COMMENT: Young bloke, cold tyres.. loving it!
A year ago, Liam Webster-McAllister probably couldn’t have told you the difference between Craig Lowndes and Eau Rouge; but a rapid motorsport education has TRT’s junior journo rapidly appreciating everything motorsport has to offer..
A mere 9 months ago, I barely knew anything about motorsport.
Yes, you read that right, someone writing on a dedicated website to motorsport barely knew anything about it at the start of 2021.
Aside from the occasional sports segment on the news or the rare coverage from major media, I would not really interact or take interest in the sport.
However, 9 months on, things could not be more different.
As a third-year journalism student, I am currently interning with two media outlets heavily interested in motorsport.
As a result, I have become fully immersed in the news and events surrounding the sport and have learned so much.
One of the first things I learnt was how big and far-reaching motorsport is compared to numerous other sports.
I had already gathered motorsport was big over the course of my first five to six months interning.
However, my first story with The Race Torque helped reveal just how much of a colossus motorsport is.
The motorsport industry is worth hundreds of billions of dollars. And this was back in 2019.
This is further backed up by a survey completed by Nielson Sports back in 2017, which found that motorsport reaches 194 countries!
Aside from soccer you will struggle to find sports with more global reach then motorsport.
Soccer, or football depending on where you are from, is known as the world game. And according to the Bundesliga (one of its major competitions) it reaches over 200 countries.
Here in Australia motorsport is no small fish either.
The AFL is widely considered the national sport of Australia. The sport’s biggest event yearly, the Grand Final was viewed by nearly 6.4 million Australians in 2020, according to market research company Roy Morgan.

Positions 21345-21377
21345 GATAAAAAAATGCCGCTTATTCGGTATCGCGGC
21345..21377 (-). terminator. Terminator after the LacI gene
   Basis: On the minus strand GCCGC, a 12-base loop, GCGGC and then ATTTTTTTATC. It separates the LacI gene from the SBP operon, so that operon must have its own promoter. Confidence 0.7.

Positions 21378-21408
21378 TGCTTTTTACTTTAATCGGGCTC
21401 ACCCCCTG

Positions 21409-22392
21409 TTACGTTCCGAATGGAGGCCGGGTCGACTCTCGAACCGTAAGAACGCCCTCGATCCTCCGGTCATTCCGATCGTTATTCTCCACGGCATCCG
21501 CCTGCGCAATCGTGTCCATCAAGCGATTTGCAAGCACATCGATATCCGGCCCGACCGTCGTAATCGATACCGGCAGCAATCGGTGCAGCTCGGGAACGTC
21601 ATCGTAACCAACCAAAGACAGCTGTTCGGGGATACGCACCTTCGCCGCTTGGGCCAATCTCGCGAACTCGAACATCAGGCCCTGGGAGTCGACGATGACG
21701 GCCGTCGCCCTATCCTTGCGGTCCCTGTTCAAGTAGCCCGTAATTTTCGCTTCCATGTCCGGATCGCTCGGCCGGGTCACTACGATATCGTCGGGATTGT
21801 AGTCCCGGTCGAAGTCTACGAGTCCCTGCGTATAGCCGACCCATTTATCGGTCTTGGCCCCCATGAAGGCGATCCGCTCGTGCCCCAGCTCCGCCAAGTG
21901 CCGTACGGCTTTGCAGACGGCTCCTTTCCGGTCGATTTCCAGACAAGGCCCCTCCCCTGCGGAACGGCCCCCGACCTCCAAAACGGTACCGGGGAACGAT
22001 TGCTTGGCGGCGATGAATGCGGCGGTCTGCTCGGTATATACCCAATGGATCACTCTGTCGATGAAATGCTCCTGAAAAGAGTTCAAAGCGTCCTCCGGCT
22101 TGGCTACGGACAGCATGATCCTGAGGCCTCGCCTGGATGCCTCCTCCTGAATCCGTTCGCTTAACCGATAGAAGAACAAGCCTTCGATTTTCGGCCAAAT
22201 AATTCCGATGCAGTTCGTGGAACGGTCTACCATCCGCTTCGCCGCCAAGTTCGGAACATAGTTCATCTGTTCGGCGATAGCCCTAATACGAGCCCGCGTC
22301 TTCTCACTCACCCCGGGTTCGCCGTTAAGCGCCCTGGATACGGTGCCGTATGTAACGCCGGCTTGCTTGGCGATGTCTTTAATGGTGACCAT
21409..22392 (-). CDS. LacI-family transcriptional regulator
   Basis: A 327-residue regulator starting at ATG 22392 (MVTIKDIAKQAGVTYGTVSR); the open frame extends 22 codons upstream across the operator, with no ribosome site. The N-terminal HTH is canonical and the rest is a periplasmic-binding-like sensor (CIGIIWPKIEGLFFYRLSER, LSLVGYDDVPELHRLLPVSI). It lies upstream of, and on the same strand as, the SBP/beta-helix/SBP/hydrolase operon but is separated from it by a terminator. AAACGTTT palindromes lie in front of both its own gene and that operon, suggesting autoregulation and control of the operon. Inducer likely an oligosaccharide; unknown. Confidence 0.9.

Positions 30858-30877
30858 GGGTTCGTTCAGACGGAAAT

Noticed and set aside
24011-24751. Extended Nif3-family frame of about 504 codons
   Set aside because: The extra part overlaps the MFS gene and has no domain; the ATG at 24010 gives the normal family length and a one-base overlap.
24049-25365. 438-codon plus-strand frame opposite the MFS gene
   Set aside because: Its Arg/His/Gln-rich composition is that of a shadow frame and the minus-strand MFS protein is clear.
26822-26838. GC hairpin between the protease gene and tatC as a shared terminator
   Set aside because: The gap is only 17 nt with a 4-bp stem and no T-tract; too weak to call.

In last week’s story, I revealed that 3.1 million people tuned in to watch the Bathurst 1000 last year.
Now while that is not even 50% of the figure managed by the AFL Grand Final it still goes to show how big motorsport is here in Australia, considering AFL is widely regarded as our national sport.
Another thing I discovered is that what makes motorsport so appealing is the variety.
If you don’t like Supercars, then you might like Formula One and if you do not like Formula One then you might like NASCAR, and it goes on and on.
Across motorsport you can see a variety of different vehicles, in a variety of different countries and often using different rules.
When it comes to car racing alone there is numerous forms: Open wheel, Sports, Touring, Production, Stock, Rally, Drag and even in recent years simulation.
Cricket in comparison has only 3 major forms. The fast-paced 20/20, the one day or 50 overs and the test format. If you don’t like those three it is unlikely you will be a cricket fan.
The variety and diversity of vehicles, rules, countries and more make motorsport so appealing in comparison to several other sports.
I mentioned simulation, and this is an example of motorsport adapting to the new technology era we live in and targeting future generations to ensure the growth of the sport.
The motorsport industry has seen its value double in just over a decade.
In 2007 the industry was worth almost $51 billion however by 2019 this number had surged up 90% to $96 billion. And this is only likely to continue upwards.
Formula One is the prime example.
Formula One has targeted the younger generations by having its own video game and dedicated series for professional players of the game (Formula 1 Esports Series).
Few other sports have managed to create as successful a presence in the video game scene as Formula One.
Some others include the FIFA game series and NBA series representing soccer and basketball respectively, both of which are hugely successful.
And Formula One also has the hugely popular Netflix series, ‘Drive to Survive,’ which has introduced the competition to millions of people worldwide.
In 2018, ESPN in the United States averaged around 547,000 viewers per race. Three years on and following the release of the series, this number has surged to 928,000.
From a motorsport noob at the beginning of the year to intern reporter now, I have learnt a fair bit about this sport.
Motorsport is not only massive and undeniably bigger than many other sports I enjoy, but looks set to maintain this strong hold well into the future.
Liam is currently in the final year of his studies at RMIT in Melbourne.